Ravioli Skillet Lasagna
Credit: Anyone Can Cook (Better Homes and Gardens), p. 307
- 2 cups red pasta sauce
- 1/3 cup water
- 1 9-ounce package refrigerated or frozen ravioli (your choice of filling)
- 1 egg
- 15 ounces ricotta cheese
- 1/4 cup (and a little extra) grated Romano or Parmesan cheese
- 1 10-ounce package frozen chopped spinach, thawed and well-drained
If you haven’t thawed and drained the spinach, do that first. Also grate the parmesan cheese if you bought it by the block instead of pre-grated. This recipe cooks really quickly, so you’ll want all the ingredients prepped before you start.
- In a 10-inch skillet combine pasta sauce and the water. Bring to boiling; stir in ravioli. Reduce heat.
- Cook, covered, over medium heat about 5 minutes or until ravioli are nearly tender, stirring once to prevent sticking.
- While that’s cooking, in a medium bowl lightly beat the egg, then stir in ricotta cheese and the 1/4 cup of grated cheese.
- Distribute the ravioli and red sauce across the skillet evenly. Top the ravioli with spinach. Spoon ricotta mixture on top of spinach.
- Cook, covered, over low heat about 10 minutes or until ricotta layer is set and ravioli are tender.
- Serve, sprinkling each serving with additional grated cheese on top.
I got this cookbook as a gift from my mom when I first moved out of the UofL dorms and into an apartment. I don’t enjoy cooking, but since I’m an adult who likes saving money I figure I should get used to the idea. After looking at all the easiest recipes in the book, this was the first one I thought I could handle all on my own and that Amber was equally interested in tasting. The first time I made this it was met with rave reviews.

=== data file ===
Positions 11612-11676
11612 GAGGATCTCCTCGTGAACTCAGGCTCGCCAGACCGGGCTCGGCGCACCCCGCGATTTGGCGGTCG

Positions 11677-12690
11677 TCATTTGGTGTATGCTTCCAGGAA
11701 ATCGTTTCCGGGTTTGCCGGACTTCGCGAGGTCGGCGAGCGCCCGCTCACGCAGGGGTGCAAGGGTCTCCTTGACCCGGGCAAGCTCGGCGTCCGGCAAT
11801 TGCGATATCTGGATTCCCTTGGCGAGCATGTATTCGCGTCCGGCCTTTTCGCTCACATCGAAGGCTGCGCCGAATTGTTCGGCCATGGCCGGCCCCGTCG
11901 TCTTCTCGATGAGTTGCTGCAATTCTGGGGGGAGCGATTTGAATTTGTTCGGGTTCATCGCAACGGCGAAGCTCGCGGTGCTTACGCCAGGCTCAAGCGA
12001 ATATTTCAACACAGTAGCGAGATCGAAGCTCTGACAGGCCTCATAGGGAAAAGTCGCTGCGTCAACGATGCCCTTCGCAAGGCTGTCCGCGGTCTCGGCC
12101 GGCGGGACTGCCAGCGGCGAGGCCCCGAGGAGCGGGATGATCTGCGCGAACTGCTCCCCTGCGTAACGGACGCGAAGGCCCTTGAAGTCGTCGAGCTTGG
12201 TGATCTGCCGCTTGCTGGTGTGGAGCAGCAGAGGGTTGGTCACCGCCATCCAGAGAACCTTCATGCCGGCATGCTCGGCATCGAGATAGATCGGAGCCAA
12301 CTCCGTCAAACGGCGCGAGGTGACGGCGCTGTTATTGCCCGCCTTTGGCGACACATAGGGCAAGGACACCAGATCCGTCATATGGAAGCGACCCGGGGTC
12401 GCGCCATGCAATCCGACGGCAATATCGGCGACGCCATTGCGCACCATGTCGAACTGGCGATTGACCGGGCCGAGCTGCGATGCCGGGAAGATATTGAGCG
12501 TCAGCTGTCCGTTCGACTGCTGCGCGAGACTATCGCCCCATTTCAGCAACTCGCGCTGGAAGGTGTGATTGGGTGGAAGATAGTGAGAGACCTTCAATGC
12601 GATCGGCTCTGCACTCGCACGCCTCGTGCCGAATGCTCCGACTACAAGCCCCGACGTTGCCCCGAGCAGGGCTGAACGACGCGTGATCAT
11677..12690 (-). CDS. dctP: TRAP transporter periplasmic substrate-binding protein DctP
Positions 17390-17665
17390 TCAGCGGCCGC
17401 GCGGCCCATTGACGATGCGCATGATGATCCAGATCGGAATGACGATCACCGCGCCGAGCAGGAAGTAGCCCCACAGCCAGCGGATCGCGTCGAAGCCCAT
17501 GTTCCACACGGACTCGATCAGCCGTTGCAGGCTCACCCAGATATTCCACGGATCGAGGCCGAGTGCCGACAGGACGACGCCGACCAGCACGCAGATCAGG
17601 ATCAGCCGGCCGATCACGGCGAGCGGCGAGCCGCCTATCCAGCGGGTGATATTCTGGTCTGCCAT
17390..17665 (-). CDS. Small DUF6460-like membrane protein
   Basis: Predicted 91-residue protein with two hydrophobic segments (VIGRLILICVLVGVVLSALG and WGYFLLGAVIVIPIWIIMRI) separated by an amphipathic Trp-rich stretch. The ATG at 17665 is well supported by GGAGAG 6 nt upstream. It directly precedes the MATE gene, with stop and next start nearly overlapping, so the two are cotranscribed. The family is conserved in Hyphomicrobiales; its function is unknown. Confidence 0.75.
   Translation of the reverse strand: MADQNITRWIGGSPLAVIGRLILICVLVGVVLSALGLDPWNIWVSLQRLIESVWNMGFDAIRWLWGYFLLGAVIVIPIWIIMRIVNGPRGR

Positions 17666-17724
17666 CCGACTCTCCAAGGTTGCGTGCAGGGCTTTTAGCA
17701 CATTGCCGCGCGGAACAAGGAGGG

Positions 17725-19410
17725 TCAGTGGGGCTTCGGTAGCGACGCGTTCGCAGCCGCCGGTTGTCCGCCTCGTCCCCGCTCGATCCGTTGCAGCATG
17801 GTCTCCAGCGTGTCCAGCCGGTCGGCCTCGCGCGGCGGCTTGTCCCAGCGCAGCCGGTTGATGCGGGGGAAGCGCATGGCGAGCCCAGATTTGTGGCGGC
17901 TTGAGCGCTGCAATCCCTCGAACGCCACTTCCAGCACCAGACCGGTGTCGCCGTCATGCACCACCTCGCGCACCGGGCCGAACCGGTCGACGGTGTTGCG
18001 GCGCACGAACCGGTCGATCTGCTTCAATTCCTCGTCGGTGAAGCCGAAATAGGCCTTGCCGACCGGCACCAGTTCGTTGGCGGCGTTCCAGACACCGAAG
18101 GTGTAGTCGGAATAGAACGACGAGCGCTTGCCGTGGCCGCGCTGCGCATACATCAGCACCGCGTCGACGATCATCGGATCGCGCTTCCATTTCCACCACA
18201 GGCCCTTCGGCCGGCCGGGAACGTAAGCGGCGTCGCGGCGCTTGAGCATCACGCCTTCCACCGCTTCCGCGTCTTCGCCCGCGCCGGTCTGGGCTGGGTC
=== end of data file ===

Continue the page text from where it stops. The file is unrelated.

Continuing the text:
Best thing about this recipe is there are so few dishes to clean afterwards and barely any prep time. You can use all pre-packaged ingredients! But if you buy high-quality stuff they’re all still really tasty. Newman’s Own red sauce is way better than any red sauce I could try to make from scratch. Simple Truth ricotta is damn creamy. And I’m pretty sure every italian restaurant I’ve ever gone to used frozen ravioli too.
Worst thing about this recipe is the name. No one will confuse this with lasagna. Everyone to whom you serve this will say, “this ravioli is delicious!” Feel free to call it just ‘ravioli,’ and then you’ll be seen as a vanguard chef, unafraid of boldly adding layered ricotta mixtures and spinach to your regular stand-by of pasta with red sauce.
I made this for the second time on Saturday and subbed out fresh kale for the frozen spinach, mostly because we had a coupon. It was still a non-life-crushing amount of prep and dishes, but I plan to go back to frozen. The time it takes to chop and wilt the leaves is about the time to cook the entire dish, and I didn’t taste a difference.